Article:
Steve Baker was one of the last MPs to speak in the Commons Coronavirus Bill debate last night. His voice quivered as he said the words “Libertarian though I may be, this is the right thing to do but, my goodness, we ought not to allow this situation to endure one moment longer than is absolutely necessary to save lives and preserve jobs.”
Baker’s powerful speech drove home what a heavy moment it is for a Government to strip its citizens of their liberty. It should be required watching.
Read along in full below:
“I stand first with my hon. Friend the Member for Isle of Wight (Bob Seely). We cannot neglect his constituents on the Island. I fear that this issue has gone on for far too long, and I want to say sorry to him that we did not weigh in behind him sooner. This issue has just got to be dealt with, and I know that my right hon. Friend the Minister knows that.
Secondly, I would like to pay tribute to hon. Member for Bradford West (Naz Shah). She has done an absolutely fantastic job in the last 24 hours. It has been a real privilege to work with her to secure what I think is a fantastic result. At a time like this, matters of the hereafter are close to everybody’s thoughts. They sometimes say that there are no atheists in a foxhole. I certainly would not want to stand by and see my constituents cremated against their wishes, and nor, indeed, would I want to see people buried against their wishes. I really want to congratulate her; she has done a fantastic job, and she has done it in a wonderful cross-party spirit, which has done a lot to reinvigorate my faith in this place and in what we can achieve together when we put our constituents first. Well done to her.
I will pay particular attention to amendments 1 and 6 and Government new clause 19, which relate to the expiry of these powers. When I got into politics, it was with the purpose of enlarging liberty under parliamentary democracy and the rule of law. When I look at this Pandora’s box of enlargement, discretion and extensions of power, I can only say what a dreadful, dreadful thing it is to have had to sit here in silence and nod it through because it is the right thing to do.
My goodness, between this and the Prime Minister’s announcement tonight, what have we ushered in? I am not a good enough historian to put into context the scale of the infringement of our liberties that has been implemented today through the Prime Minister’s announcement and this enormously complicated Bill, which we are enacting with only two hours to think about amendments.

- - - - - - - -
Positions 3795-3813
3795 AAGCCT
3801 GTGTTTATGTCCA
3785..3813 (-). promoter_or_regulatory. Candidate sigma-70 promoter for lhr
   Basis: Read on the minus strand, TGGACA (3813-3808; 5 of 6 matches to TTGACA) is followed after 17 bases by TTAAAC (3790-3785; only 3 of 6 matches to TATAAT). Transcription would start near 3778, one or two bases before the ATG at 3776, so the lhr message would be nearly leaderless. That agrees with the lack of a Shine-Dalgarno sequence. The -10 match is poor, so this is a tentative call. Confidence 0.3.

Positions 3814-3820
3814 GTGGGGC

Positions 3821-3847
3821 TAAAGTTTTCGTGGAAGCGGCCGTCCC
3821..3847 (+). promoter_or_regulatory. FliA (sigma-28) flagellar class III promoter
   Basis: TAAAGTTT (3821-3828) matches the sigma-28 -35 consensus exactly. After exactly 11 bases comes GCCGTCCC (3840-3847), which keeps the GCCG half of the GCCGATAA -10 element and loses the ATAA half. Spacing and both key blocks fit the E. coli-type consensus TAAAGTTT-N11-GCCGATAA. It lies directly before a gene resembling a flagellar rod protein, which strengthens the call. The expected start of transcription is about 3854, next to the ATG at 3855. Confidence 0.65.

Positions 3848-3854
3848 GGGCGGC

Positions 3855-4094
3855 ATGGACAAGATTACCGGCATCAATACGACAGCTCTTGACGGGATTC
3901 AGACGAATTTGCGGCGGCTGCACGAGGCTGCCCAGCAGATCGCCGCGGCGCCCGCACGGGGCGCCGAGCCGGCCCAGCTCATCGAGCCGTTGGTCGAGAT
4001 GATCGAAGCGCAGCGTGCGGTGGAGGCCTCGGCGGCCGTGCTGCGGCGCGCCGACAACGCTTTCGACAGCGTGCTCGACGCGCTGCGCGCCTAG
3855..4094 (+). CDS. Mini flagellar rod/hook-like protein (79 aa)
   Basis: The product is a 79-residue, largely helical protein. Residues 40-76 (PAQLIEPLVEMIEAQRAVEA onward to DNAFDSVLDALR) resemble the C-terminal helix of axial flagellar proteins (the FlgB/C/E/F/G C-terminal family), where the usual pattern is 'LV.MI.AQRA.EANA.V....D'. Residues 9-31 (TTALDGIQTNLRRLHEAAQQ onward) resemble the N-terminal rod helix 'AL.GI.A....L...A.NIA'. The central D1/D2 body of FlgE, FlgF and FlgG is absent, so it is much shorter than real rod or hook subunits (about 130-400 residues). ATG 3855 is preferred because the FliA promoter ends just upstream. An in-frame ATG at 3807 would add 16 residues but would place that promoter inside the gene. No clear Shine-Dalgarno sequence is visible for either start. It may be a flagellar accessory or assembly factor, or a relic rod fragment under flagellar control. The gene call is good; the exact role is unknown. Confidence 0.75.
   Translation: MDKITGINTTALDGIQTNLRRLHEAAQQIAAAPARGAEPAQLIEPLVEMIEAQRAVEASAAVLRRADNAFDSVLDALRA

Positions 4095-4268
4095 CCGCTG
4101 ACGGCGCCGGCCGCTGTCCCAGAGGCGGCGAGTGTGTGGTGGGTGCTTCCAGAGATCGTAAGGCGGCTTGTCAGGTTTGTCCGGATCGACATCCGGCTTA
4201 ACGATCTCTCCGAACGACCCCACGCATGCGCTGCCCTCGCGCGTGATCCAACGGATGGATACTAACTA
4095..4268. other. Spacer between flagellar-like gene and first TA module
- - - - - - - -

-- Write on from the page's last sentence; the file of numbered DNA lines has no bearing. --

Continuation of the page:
I could speak for the time I have available several times over just on the provisions relating to the retention of DNA, which we addressed in the Protection of Freedoms Act 2012. [Interruption.] I see from the expression on the face of the Paymaster General, my right hon. Friend the Member for Portsmouth North (Penny Mordaunt), that she understands the anguish—she probably knows it better than any of us—that we are all going through in passing this Bill.
Let me be the first to say that tonight, through this Bill, we are implementing at least a dystopian society. Some will call it totalitarian, which is not quite fair, but it is at least dystopian. The Bill implements a command society under the imperative of saving hundreds of thousands of lives and millions of jobs, and it is worth doing.
By God, I hope the Prime Minister has a clear conscience tonight and sleeps with a good heart, because he deserves to do so. Libertarian though I may be, this is the right thing to do but, my goodness, we ought not to allow this situation to endure one moment longer than is absolutely necessary to save lives and preserve jobs.
Although I welcome new clause 19 to give us a six-month review, I urge upon my hon. and right hon. Friends and the Prime Minister the sunsetting of this Act, as it will no doubt become, at one year, because there is time to bring forward further primary legislation. If, come the late autumn, it is clear that this epidemic, this pandemic, continues—God help us if that is true, because I fear for the economy and the currency—there certainly will be time to bring forward further primary legislation and to properly scrutinise provisions to carry forward this enormous range of powers.
Every time I dip into the Bill, I find some objectionable power. There is not enough time to scrutinise the Bill, but I can glance at it—I am doing it now—and see objectionable powers. There would be time to have several days of scrutiny on a proper piece of legislation easily in time for March or April 2021.
I implore my right hon. Friend, for goodness’ sake, let us not allow this dystopia to endure one moment longer than is strictly necessary.